Town With a Past

New Castle, Del., is proud of its historical heritage, and has preserved it beautifully.

September 26, 2004|By Ellen Uzelac | Ellen Uzelac,SPECIAL TO THE SUN

For many of us Marylanders, New Castle, Del., ranks as little more than a blip - an interstate exit you rush past on your way to Wilmington, Philadelphia or New York.

And what a shame.

With its cobblestone streets, sweeping views of the Delaware River, grassy commons and rich architectural heritage, New Castle's historic district ranks in my book as one of the finest in the mid-Atlantic region.

It's got history: William Penn first set foot in North America here in 1682.

It's got characters: Daniel Boone, the Marquis de Lafayette, Harriet Tubman and George Washington, chief among them.

And it's got style: With architecture spanning four centuries, New Castle is, well, so yesterday.

But the most remarkable thing about New Castle is that this isn't a place that is paying homage to the past. It is the past.

In the early 1960s, the town adopted a stringent zoning code, one of the first in the country to focus on historic preservation. And long before that, William Penn himself, then the world's largest individual landowner, agreed that the town Green, common land that originally served as pasture for residents' cows and sheep, should forever remain public open space. Today, it is still the focal point of town life, its heartbeat.

And the Battery, swampland until it was filled and developed in 1939, is a glorious waterfront park with a two-mile nature walk, a playground and a pier that occasionally plays host to the Kalmar Nyckel, a re-creation of the tall ship that brought the first Swedish settlers to Delaware in 1638.

With so many historic towns in the region fending off developers, this intact little district and its startling open space do raise the question: Can it last? Will condos one day replace the playground and all those park benches?

"Never," says John F. Klingmeyer, the mayor for 32 years. "No one would dare."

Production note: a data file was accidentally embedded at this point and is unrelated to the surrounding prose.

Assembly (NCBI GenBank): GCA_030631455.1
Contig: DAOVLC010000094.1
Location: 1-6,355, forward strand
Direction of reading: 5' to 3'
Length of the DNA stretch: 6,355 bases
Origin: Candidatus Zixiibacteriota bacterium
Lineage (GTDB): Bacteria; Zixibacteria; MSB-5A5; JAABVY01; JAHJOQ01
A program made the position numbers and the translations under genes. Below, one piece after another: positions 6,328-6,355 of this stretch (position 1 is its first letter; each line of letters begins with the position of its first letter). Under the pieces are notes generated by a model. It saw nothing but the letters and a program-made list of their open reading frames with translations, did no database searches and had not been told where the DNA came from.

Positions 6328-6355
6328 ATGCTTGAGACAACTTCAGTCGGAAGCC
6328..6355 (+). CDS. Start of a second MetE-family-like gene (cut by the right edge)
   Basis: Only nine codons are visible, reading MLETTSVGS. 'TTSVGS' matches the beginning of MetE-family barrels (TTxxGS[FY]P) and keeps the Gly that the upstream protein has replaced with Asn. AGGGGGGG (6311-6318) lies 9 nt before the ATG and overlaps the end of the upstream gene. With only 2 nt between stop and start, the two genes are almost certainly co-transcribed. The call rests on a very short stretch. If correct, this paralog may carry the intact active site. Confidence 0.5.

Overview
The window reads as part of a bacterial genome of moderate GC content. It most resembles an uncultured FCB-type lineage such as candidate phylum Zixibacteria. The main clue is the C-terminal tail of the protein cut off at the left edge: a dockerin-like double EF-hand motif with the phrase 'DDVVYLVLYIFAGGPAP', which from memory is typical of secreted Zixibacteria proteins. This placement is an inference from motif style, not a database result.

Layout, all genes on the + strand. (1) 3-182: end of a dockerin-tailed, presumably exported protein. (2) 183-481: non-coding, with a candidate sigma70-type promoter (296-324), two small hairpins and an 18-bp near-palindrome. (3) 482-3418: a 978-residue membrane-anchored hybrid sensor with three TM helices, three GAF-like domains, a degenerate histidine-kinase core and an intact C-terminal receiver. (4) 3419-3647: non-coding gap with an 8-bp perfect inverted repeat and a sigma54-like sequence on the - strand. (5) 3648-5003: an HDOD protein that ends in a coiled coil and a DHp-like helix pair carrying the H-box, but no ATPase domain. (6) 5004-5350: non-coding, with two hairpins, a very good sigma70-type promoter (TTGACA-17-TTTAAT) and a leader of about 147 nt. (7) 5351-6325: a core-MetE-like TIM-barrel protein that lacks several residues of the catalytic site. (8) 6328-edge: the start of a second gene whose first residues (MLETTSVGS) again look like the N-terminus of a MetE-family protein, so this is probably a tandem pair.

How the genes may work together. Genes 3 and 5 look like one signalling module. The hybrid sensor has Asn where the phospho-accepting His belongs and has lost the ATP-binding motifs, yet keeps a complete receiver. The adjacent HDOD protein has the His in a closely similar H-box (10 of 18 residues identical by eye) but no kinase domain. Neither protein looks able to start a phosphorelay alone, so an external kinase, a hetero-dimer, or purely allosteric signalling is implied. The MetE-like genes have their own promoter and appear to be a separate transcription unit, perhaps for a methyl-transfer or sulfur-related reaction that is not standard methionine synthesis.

It's that kind of attitude that has kept the New Castle historic district, just 70 miles north of Baltimore, pristine. Consider this local legend:

In the 1920s, when John D. Rockefeller Jr. was looking for a historic town to turn into his little "wonderland," as one architectural historian here puts it, his planners put an X on every Victorian house in the district, designating them for demolition. Rebuffed by the citizenry, Rockefeller instead went to Williamsburg, Va.

Even today, Williamsburg is something of a dirty word here.

"We are not looking to be Williamsburg. We really like a light touch by visitors. We don't want tourism to change the core of the town's really hospitable, low-key look. And, yes, that's a real delicate balance," notes Bruce Dalleo, director of the New Castle Historical Society.

"But the essence of New Castle is you are in an authentic mid-Atlantic village which has residents and shops and historic houses, and it's the first capital of the state of Delaware," Dalleo adds. "But it's a real, living, breathing town. I'm extremely drawn by its authenticity. There's no reconstruction here. And there's not the gloss of a Williamsburg."

Delaware Today magazine called it right recently when it described New Castle, one of the oldest towns in the 13 Colonies, as "colonialism without the commercialism." There are a few antiques shops and a few good restaurants, but retail is not New Castle's strong suit. Its signature, as Dalleo put it, is its authenticity - unspoiled, unhurried, uncompromising.

Centuries of history

New Castle was founded by the Dutch in 1651 as Fort Casimir. The Swedes overtook it not long after, naming it Fort Trinity. Then in 1655, the Dutch countered with an assault and regained the strategically located fort, this time calling the settlement New Amstel, the Dutch capital of the region. In 1674, the British, for the second time actually, took over what was by then known as New Castle.

Enter William Penn, who in 1682 received New Castle as part of a huge land grant from the Duke of York as repayment of debt. (There is a marker at the foot of Delaware Street where Penn landed.)

When Delaware broke away from Pennsylvania in 1704, New Castle became the Colonial capital. It became Delaware's first state capital in 1776, short-lived because the capital was moved to Dover one year later.

The Federal period that followed the Revolution was a prosperous one for New Castle, which turned into a major transportation hub, first for its overland toll road, then for its railway. Eventually, however, the long-distance rail lines laid between Baltimore and Philadelphia through Wilmington left New Castle out of the loop. Economic decline followed.

Mayor Klingmeyer, whose grandfather and father served on the town council, says historic New Castle remained virtually untouched until it was rediscovered in the 1920s. Klingmeyer remembers boom times as a youth when there were movie houses, shops and as many as eight to 12 ferryboats a day carrying passengers across the river between Delaware and New Jersey.

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